Thursday, 1 March 2012

Why do faiths deny their differences in public?

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In another fine column from Julian Baggini – fast becoming our best secular commentator on matters of faith – he tells a Simon Blackburn anecdote from an interfaith event that reminds me of many such "can't we all just get along" interfaith meetings. The problem with these events, as Baggini points out, is that the faithful suppress the disputes that we all know they have with each other, in the interests of cohesion and exaggerated respect, which makes them merely exercises in smiling a lot and saying how great things are, and robs them of what could be a valuable role in actually getting to the bottom of where faiths disagree, and why, and where the faithless agree and disagree with the faithful.

Surely these very admirable interfaith efforts – many of them sponsored by deep-pocketed foundations or, until recently, the government keen to build cohesion and head off extremism – offer the chance to voice disagreement in an atmosphere of intelligent debate and creative dispute, which might then lead to a greater sense of how we can live with disagreement. Without acknowledging the deep rifts between the faiths, not to mention the apparently even deeper rifts within faiths, they are too often mere window dressing. It’s all very well banging on about being "people of the book" (to which I always respond that we rationalists are the people of a million books and counting) and all sharing the same core values, but without acknowledging deep differences these events are too often anodyne and pointless, with no traction in the schismatic world beyond.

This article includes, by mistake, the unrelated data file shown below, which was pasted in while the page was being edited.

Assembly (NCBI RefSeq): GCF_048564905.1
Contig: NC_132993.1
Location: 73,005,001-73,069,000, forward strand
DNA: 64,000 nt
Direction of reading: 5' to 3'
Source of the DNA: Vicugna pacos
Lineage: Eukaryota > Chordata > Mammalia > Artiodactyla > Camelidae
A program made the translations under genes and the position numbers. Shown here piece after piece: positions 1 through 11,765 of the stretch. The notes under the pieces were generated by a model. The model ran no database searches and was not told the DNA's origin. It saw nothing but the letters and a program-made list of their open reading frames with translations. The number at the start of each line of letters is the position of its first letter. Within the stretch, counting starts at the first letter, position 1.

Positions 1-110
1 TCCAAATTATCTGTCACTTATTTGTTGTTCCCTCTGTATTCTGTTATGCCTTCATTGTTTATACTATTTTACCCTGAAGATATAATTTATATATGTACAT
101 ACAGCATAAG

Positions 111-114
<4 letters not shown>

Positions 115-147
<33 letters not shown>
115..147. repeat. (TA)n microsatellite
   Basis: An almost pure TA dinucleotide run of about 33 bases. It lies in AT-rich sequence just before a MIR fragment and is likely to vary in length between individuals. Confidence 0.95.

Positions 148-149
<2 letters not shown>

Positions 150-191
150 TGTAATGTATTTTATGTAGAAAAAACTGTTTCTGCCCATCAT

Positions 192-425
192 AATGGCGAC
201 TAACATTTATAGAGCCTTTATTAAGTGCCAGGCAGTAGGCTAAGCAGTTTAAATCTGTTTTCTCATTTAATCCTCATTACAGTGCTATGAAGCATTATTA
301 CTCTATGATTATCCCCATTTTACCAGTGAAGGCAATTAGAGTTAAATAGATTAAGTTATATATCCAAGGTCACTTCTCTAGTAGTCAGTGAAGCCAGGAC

I have an anecdote of my own: I did a "Speed Faith" event for Wandsworth council a while back. Modelled on speed dating, groups of school children would sit at a table for 10 minutes and meet a representative of one of the faiths, or, in my lone case, none. When I turned up we were told that unfortunately there were not enough tables for all the faiths, a problem resolved by a resourceful intern who had asked if the Sunni and Ahmadiyya representatives would mind sharing a table because, after all, they were both Muslims weren’t they? Turned out this plan had to be hastily abandoned when the Sunni representative refused to share the table with an "apostate". He did not consider Ahmadiyya, which emerged from a factional split in India in the 19th century, a  proper religion. Now here was the grounds of an interesting debate, but it was swept away with a hasty reshuffling of the tables. Strangely, despite the squash, no one decided to share my godless table.

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